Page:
If you EVER get an offer like this that tempts you to respond, DON'T DO IT.
Send it to me instead -- I'll gladly review it and discuss it with you at no charge if you let me use it as a consumer education example to help others.
And if you can ever show me a mass-mailing come-on that targets the elderly that actually proves to be actually be a good deal after I look into it, I'll not only tell you it seems legit, but I'll give that company a public pat on the back for offering elders a fair deal that benefits them, and not just the company trying to take their money.
Just sent the email below to Attorney General Rosenblum. I invite anyone who wants to second the motion to send her an email at firstname.lastname@example.org
I have had a number of very unhappy consumer victims of scams where they received very convincing calls from someone with an authoritative voice who told them that they were going to be arrested/audited/exposed as a liar/cheat/unfit parent/tax fraud unless they went to Apple (or Google or Wal-Mart) and bought gift cards and gave the codes from the cards to the person calling.
It's easy for you and I to sit back and say "That's an obvious scam" but it's not obvious sometimes, when you're tired and don't expect someone to call and threaten you. Once your amygdala fear response kicks in, your reasoning declines dramatically.
So just remember -- just like money never calls you on the phone, only scammers demand payment in gift card codes.
Never buy a gift card because someone threatened you! (Unless it's your wife.)
Scammers demand gift cards | Consumer Information
The short answer to "How do criminals steal from the elderly?" is "by phone, mostly."
And new phone-based payment services that let you send money to others without even leaving your house make it crucial that you remember this key survival rule:
MONEY NEVER CALLS YOU ON THE PHONE.
And if you think you've found the exception to this rule, call an attorney or a trusted friend with good sense to discuss the offer before you do ANYTHING that the caller suggests. If you have truly found the exception to the rule, it'll wait for you to conduct a thorough investigation.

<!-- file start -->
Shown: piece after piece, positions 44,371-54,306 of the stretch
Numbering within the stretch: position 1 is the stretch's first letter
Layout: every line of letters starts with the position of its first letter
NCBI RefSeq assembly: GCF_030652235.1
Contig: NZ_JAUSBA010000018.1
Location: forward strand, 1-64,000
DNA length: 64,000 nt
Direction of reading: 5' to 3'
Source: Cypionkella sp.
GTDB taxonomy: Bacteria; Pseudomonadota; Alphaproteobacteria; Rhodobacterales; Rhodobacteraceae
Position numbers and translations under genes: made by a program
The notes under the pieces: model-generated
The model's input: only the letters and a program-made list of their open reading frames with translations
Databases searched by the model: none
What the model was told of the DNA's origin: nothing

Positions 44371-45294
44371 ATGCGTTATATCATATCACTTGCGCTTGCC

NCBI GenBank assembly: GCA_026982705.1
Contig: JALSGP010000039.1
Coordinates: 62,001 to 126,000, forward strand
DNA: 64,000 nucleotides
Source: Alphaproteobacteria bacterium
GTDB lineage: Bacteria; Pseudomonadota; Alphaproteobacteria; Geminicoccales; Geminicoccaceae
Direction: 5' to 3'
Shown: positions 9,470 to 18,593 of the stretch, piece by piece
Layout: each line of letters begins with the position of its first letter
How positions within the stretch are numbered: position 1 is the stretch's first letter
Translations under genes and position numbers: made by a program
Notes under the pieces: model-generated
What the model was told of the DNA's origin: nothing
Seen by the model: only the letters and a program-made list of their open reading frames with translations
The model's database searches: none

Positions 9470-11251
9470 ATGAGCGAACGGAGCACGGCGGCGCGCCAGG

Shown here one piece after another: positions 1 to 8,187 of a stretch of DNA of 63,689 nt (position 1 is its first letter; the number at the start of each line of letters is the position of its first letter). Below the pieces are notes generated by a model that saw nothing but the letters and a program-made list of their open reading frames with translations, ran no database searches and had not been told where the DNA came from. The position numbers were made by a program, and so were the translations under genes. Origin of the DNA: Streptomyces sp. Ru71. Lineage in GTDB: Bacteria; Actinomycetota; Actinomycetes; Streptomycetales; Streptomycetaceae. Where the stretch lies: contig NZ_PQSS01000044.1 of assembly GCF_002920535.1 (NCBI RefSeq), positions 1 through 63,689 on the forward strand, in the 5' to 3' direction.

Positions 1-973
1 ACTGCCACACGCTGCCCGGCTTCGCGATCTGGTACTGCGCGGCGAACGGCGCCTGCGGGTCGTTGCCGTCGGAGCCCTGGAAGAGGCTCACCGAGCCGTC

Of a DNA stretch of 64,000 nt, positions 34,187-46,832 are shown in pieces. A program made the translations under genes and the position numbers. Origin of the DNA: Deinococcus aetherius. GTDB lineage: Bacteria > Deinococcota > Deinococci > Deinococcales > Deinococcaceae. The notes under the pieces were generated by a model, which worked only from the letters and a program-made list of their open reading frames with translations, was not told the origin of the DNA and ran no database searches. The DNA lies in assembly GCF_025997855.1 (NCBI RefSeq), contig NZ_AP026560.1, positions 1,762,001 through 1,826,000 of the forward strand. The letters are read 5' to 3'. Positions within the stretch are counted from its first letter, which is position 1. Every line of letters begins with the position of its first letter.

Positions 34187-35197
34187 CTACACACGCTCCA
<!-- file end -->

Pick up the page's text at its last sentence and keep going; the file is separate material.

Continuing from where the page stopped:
If you feel ANY pressure to seize the opportunity at all, that's the clearest sign of all that it's a SCAM.
Remember, the phone and internet means just one thing for sure:
Every criminal in the entire world is just one click or phonecall away from you.
In years past, you pretty much only did business with people nearby; now you can be ripped off by someone from a country you can't even pronounce just as easily as by someone who calls you from a boiler-room scam operation in your own hometown.
How Criminal Steal $37 billion a year from the elderly
Remember -- you have EVERY RIGHT to take the paperwork home from a car dealer so you can get help reading and understanding it at your leisure before you sign!
A car salesman who says "I can't hold this car for you if you leave" is a liar trying to pressure you into signing on the dotted line without having help reviewing the contract.
FTC press release:
Not all dealers play by the rules. In a case announced today, the FTC alleges that Tate’s Auto Center of Winslow, Inc. — as well as related dealerships in Arizona and New Mexico and their owner and manager, Richard Berry --
* used deceptive advertising to get people in the door,
* failed to disclose required financing terms, and
* frequently falsified consumers’ income and down payment information in an effort to close the deal.
Instead of using the income information people gave, Tate’s often inflated numbers to make it look like people had higher monthly incomes.
US Ed Department wants to protect Trump U. Type Scam Schools instead of Ripped-Off Student Loan Borrowers